When the expedition is over and the adventure at its end, Mario Rigby, modern-day eco-explorer, returns from the desert or the shore to a triplex in Toronto’s Little Italy. There, in his apartment, he occupies both his mind and his time dreaming of ways to decolonize the essence of his craft. For Rigby, who is increasingly recognized as a socially conscious adventurer, the concept of “conquest” must be severed from the expedition if the explorer is to have any meaning or purpose.
“It’s not about being the world’s first to do something anymore,” the 34-year-old adventurer says. “We are transitioning away from the concept of ‘I need to be the best’ or ‘I need to be the fastest.’ We’re becoming more collective and collaborative. We have to be. Especially right now.” In the niche world of professional explorers where ego can often rule, Rigby is a small yet refreshing character with growing influence. His drive to normalize BIPOC in outdoor spaces and to overcome environmental and social injustices through exploration have led him to cross Africa on foot, cycle across Canada, and kayak the length of Lake Ontario.
Born in Turks and Caicos, Rigby grew up in Germany. He moved to Canada along with his mother when he was 16 years old and settled in Hamilton, where he became a local track and field star—competing internationally for the coral islands of his birth in 200- and 400-metre sprints—before moving to Toronto. At 25, he retired from track and became a personal trainer. In time, Rigby decided to move away from training, and when “short walks became long walks,” he began his quest of inner exploration. He took to reading philosophical texts and dove into quantum physics before picking up Conquering the Impossible, the autobiography of Mike Horn, a South African adventurer who circumnavigated the equator by land and sea without any mechanized transport before doing the same thing around the Arctic Circle. Soon Rigby found himself overcome by an urge to go to the other side of the planet. In late November 2015, he quit his personal training job, sold all his furniture, gave up his apartment, packed a backpack, and boarded a plane for South Africa for what would ultimately become a two-year walk from Cape Town to Cairo across eastern Africa.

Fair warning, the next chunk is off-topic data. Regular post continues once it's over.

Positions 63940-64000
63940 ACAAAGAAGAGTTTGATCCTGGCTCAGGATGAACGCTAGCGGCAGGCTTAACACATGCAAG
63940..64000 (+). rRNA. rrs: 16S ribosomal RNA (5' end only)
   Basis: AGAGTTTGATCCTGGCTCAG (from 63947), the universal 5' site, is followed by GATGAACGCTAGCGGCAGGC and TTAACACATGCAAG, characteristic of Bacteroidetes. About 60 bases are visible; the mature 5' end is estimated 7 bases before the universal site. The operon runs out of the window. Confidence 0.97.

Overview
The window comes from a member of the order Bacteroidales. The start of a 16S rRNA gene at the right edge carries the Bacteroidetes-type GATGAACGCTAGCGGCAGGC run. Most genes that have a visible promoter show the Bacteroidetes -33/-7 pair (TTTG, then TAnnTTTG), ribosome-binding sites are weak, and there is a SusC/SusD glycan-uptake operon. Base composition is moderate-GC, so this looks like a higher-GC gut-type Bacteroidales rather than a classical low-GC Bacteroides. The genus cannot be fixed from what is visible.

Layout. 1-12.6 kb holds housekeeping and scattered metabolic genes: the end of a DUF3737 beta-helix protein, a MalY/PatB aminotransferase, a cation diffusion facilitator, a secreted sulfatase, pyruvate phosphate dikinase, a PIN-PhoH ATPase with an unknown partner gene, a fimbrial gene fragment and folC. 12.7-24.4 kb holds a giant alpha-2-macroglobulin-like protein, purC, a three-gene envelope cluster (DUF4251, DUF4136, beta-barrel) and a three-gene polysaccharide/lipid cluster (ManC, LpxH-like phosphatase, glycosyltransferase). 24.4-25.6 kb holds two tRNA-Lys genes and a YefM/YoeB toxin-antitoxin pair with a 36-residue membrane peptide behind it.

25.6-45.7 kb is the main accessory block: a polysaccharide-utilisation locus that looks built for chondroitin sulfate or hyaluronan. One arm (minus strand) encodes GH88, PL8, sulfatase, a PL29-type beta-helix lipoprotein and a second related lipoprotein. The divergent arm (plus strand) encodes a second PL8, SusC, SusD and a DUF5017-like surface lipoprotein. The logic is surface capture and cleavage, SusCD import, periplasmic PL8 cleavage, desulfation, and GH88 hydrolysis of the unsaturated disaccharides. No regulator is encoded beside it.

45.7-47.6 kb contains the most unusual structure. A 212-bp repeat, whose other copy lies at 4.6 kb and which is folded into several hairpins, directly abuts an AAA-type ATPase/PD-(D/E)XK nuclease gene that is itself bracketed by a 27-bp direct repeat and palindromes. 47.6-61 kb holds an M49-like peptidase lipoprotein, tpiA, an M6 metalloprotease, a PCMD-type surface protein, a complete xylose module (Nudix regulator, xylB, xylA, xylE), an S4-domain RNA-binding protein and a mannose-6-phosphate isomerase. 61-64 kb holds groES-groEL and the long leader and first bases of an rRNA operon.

For Rigby, who is increasingly recognized as a socially conscious adventurer, the concept of “conquest” must be severed from the expedition if the explorer is to have any purpose.
Over the next 27 months, he walked 12,000 kilometres, staying with locals, sharing stories, and fostering a greater understanding of the complexities of the continent along the way. The feat was an emotional and physical upheaval of self; during the journey, he got caught up in an ambush while being escorted through an active war zone by Mozambican soldiers (he called his mother back in Hamilton just to hear her voice and to say goodbye while gunshots whizzed by overhead), was detained by Malawian police, and at one point contracted malaria. Still, he kept walking, through to Tanzania and into Kenya, Ethiopia, and Sudan. There were times when his shoes wore through and his feet got so raw that every step was accompanied by pain. (His mother twice couriered shoes to shipping stations nearest to wherever he was at the time.)